Foreword Review — Sept / Oct 1999
What is there about the Tarot, a deck of seventy-eight cards bearing symbolic pictures, that could evoke enough fear that during certain eras of history one could have been jailed, exiled or even killed were it found in one’s possession? Why, in spite of this aura of fear, do many thousands of people continue to use this centuries-old method to arrive at a deeper understanding of themselves and their lives? Can it be that the Tarot really is a powerful aid in developing a successful, healthy and spiritually fulfilling life?
Nancy Shavick, a college professor, publisher, writer and editor, is also a gifted counselor with an international Tarot clientele. Tarot Universe is her fifth book on the subject, and the culmination of her life project: “to demystify the meaning and purpose of the deck for the first time in its half-a-millennium history.” She succeeds admirably. The book is thorough in its presentation of the history and symbolism of the cards and clear in its directions for their use. If one is new to the world of Tarot, her fear-allaying discussion of the purpose of the cards may help the reader develop a relationship with an ancient tool that was “designed to be a powerful force of evolution toward all that is good and sacred.” According to the author, correct use of the Tarot can lead to a more enlightened consciousness and healing of the individual psyche as a result of interaction with the symbolic representation of universal truths encoded in the cards.
To those who fear that use of the Tarot may take the place of self-responsibility, Shavick counsels moderation in their use, stating that those who become obsessive or overly dependent upon the cards probably handle other areas of their lives in the same manner. Card reading was never meant to rule one’s existence, but to provide a universal perspective to the issues at hand. If a client requests information concerning a love relationship, for example, the appearance of the card bearing “The Lovers” in a particular position in the spread may indicate the existence of passionate and mutually felt attraction. The manner, however, in which one chooses to act upon this attraction will differ according to many factors, only some of which may be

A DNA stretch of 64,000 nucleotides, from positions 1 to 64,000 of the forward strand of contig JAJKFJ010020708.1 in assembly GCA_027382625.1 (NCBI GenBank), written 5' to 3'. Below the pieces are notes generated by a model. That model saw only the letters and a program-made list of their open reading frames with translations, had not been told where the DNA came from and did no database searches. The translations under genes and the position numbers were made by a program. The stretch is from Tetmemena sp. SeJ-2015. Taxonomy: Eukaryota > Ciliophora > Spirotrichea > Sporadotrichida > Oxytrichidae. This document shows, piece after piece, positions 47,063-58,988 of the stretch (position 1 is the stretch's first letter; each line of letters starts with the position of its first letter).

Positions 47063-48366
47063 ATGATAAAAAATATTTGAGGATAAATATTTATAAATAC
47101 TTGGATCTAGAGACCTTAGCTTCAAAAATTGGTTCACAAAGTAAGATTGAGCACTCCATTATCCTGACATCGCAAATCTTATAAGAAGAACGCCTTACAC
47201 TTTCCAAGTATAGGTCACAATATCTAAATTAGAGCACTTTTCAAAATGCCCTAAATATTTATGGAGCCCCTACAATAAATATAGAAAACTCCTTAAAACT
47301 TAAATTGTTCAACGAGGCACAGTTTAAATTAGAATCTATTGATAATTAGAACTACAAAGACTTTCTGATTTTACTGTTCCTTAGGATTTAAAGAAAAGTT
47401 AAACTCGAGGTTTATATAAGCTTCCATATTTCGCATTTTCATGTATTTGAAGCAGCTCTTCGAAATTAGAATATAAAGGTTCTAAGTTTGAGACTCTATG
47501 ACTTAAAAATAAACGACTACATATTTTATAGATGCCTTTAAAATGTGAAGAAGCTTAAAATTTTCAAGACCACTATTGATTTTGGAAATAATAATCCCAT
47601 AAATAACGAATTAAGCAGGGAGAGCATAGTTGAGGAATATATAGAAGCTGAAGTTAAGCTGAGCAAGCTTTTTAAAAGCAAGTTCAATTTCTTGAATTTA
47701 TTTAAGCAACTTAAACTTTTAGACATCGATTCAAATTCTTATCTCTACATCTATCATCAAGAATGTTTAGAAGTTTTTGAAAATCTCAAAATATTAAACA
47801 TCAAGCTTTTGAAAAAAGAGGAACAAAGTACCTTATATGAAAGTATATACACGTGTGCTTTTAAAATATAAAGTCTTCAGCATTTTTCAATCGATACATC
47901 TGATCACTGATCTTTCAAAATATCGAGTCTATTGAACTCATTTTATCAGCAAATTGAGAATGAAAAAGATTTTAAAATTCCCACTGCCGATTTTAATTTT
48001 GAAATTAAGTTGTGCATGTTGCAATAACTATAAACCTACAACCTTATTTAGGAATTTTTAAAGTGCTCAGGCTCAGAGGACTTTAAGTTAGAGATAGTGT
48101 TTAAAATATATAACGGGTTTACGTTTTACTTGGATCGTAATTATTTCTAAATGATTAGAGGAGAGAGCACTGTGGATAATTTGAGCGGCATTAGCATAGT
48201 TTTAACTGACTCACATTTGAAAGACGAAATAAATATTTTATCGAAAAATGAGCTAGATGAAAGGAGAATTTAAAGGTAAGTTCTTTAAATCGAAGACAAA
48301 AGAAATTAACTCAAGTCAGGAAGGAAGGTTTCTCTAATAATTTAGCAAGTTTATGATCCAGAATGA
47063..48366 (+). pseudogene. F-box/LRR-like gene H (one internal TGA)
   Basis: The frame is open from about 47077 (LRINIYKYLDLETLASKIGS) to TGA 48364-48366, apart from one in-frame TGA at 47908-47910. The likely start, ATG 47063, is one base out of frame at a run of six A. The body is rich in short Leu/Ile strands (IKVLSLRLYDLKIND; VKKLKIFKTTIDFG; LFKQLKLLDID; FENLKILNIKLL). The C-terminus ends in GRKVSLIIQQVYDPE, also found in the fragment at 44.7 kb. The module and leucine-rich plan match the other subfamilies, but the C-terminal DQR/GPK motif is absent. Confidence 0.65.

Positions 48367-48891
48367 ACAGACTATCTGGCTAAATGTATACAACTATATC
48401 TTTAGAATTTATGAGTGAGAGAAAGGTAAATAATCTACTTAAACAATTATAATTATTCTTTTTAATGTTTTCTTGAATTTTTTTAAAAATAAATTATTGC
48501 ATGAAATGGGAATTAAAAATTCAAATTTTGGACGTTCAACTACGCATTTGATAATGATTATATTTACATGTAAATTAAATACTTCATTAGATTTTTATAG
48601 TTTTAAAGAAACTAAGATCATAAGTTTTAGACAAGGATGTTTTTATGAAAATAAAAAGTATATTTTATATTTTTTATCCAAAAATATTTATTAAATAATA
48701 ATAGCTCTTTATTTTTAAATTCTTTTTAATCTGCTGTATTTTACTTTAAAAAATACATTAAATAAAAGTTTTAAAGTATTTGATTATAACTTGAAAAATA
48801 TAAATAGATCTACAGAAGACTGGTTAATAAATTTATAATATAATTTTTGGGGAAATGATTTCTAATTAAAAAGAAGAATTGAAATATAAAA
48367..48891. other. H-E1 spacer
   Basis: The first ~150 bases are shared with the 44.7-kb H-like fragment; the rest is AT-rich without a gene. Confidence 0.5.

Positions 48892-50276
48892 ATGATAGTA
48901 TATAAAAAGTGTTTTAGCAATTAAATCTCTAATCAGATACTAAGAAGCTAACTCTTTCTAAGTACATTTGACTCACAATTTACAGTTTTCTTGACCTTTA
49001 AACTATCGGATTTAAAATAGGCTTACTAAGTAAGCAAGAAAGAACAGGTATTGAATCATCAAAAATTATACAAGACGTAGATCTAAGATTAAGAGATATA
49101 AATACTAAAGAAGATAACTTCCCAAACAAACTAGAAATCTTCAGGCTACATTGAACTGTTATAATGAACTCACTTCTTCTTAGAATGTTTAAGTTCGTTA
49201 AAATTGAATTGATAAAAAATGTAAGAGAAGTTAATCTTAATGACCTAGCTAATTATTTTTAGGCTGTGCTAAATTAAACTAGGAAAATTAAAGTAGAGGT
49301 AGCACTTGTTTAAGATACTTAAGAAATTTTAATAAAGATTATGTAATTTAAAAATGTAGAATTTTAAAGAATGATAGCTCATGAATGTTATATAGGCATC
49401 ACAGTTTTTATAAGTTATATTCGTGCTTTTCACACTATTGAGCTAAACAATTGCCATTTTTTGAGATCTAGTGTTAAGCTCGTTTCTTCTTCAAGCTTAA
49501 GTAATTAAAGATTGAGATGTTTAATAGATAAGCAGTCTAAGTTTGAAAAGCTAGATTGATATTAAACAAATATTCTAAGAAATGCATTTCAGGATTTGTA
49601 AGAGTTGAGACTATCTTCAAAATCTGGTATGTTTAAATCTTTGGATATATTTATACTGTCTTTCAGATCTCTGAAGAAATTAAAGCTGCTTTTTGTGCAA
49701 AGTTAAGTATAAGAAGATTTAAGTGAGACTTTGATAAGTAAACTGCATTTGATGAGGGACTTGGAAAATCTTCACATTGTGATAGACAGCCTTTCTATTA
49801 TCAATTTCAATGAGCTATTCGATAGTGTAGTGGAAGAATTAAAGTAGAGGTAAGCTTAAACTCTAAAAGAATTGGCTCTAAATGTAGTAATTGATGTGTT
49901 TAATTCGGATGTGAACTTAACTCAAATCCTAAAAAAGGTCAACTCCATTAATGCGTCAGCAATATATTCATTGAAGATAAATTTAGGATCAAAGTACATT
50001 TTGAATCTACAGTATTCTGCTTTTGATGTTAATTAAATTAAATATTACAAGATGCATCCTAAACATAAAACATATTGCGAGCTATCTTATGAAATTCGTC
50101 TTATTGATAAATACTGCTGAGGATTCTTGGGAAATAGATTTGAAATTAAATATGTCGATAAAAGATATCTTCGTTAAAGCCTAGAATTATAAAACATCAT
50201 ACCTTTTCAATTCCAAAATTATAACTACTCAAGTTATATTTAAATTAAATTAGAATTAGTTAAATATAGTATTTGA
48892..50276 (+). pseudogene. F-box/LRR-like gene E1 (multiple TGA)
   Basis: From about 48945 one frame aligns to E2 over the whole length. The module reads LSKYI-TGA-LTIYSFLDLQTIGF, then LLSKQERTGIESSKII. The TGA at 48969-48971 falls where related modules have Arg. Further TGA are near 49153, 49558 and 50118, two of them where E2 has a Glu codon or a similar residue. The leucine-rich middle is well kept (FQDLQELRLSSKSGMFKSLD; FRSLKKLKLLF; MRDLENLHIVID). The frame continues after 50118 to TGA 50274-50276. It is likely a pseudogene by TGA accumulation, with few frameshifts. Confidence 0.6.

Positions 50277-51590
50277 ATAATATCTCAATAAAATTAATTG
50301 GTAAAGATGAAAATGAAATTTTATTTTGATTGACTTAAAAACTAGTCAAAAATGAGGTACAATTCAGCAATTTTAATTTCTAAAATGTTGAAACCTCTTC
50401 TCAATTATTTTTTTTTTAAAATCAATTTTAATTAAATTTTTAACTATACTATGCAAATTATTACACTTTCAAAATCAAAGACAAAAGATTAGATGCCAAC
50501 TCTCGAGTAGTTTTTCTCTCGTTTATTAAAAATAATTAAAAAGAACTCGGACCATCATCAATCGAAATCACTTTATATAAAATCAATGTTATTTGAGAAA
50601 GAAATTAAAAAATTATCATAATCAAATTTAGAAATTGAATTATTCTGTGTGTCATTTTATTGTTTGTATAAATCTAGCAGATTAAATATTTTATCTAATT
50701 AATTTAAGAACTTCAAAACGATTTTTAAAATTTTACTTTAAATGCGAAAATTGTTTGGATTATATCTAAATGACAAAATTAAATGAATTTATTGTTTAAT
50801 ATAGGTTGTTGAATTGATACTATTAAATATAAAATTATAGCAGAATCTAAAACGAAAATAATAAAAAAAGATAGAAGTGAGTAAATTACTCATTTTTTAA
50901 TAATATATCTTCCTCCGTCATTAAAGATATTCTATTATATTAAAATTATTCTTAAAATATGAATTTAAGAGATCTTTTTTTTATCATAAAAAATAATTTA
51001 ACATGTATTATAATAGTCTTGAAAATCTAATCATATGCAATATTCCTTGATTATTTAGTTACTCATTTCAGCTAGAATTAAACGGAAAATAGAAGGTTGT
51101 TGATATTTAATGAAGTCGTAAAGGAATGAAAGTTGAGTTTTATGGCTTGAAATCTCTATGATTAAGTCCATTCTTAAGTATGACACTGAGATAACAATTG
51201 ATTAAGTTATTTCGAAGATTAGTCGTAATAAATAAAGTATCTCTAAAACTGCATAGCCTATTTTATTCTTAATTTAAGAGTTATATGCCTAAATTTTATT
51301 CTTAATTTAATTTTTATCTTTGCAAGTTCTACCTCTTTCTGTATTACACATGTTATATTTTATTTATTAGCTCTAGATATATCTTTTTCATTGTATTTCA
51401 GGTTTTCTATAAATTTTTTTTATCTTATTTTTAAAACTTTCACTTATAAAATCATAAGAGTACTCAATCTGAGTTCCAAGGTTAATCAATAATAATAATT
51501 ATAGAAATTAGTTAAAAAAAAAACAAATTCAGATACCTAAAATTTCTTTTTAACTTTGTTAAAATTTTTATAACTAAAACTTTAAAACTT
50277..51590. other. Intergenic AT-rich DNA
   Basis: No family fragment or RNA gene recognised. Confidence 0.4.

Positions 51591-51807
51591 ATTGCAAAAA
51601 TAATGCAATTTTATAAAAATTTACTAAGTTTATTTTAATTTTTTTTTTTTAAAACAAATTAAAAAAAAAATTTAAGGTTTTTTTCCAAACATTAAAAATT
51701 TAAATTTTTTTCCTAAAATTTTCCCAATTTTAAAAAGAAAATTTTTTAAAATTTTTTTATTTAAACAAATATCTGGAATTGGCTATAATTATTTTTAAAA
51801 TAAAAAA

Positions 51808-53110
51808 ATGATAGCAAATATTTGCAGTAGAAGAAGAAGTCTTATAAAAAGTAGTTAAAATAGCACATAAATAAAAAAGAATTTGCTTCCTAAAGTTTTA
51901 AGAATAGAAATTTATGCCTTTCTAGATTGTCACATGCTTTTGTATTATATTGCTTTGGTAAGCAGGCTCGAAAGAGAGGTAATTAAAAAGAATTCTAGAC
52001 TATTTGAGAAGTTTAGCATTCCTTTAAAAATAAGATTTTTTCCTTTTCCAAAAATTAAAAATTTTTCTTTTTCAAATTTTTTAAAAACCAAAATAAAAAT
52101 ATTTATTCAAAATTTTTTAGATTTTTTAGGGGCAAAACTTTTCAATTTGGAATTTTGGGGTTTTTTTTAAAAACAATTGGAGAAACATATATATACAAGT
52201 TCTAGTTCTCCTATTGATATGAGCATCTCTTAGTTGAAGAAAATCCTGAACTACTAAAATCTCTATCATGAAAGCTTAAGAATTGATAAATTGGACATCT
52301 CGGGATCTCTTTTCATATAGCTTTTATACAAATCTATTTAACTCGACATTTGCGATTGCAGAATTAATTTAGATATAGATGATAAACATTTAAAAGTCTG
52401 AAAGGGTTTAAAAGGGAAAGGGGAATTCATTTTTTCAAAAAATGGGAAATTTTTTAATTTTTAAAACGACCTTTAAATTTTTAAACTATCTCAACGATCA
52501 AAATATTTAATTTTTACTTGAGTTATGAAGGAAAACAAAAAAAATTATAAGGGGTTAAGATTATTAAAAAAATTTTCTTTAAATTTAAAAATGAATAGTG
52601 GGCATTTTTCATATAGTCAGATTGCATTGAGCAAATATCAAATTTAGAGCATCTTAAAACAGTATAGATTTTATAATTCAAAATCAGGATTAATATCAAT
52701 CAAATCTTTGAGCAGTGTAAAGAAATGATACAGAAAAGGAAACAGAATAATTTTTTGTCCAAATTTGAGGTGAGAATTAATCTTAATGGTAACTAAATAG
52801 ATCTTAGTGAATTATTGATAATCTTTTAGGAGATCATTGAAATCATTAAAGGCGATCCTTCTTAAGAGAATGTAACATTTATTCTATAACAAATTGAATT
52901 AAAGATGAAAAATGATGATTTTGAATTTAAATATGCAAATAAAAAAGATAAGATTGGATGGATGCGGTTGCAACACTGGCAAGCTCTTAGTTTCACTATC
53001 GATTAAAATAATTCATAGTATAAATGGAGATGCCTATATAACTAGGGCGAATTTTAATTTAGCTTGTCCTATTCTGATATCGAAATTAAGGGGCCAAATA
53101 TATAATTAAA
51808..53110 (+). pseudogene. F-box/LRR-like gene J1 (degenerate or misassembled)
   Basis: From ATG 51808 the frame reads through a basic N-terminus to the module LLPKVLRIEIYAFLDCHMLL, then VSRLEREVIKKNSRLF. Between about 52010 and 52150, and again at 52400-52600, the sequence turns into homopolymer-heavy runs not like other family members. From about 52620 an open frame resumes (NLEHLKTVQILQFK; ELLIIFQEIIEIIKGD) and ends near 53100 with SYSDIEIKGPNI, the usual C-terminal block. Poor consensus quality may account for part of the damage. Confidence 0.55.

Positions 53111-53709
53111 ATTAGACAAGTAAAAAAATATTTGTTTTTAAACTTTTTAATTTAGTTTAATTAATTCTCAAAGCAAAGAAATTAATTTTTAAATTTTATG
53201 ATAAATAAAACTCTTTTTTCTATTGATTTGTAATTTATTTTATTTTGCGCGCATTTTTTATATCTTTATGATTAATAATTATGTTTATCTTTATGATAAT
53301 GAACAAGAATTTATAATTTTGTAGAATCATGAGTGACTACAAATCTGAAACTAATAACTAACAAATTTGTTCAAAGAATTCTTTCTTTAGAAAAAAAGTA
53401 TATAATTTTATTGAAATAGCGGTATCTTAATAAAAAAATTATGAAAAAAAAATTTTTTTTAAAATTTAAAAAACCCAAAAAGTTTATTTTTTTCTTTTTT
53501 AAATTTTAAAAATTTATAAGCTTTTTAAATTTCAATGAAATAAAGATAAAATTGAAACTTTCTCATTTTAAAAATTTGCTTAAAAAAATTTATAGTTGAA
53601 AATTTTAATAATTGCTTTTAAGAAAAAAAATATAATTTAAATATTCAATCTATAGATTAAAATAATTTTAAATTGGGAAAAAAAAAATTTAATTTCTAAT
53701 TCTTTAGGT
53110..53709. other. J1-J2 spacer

revealed in a particular reading. Shavick carefully details how to interpret this card and others in the deck as they relate to romance, work and business and spiritual growth.
Experienced Tarot readers may be disquieted by the instruction to read all cards as right-side-up, even if they should turn up reversed in a spread, and the author does not explain why she chooses to differ from other methods which advise a different interpretation of reversed cards. This, and a tendency to word the text as though both card reader and client are female, may be the only bumps in an otherwise smooth introduction to this ancient art. Illustrations of the various layouts, sample readings and a glossary of terms help clarify the instructions. Nancy Shavick’s Tarot Universe is a thoughtful and enlightening presentation of a subject too long shrouded in mystery.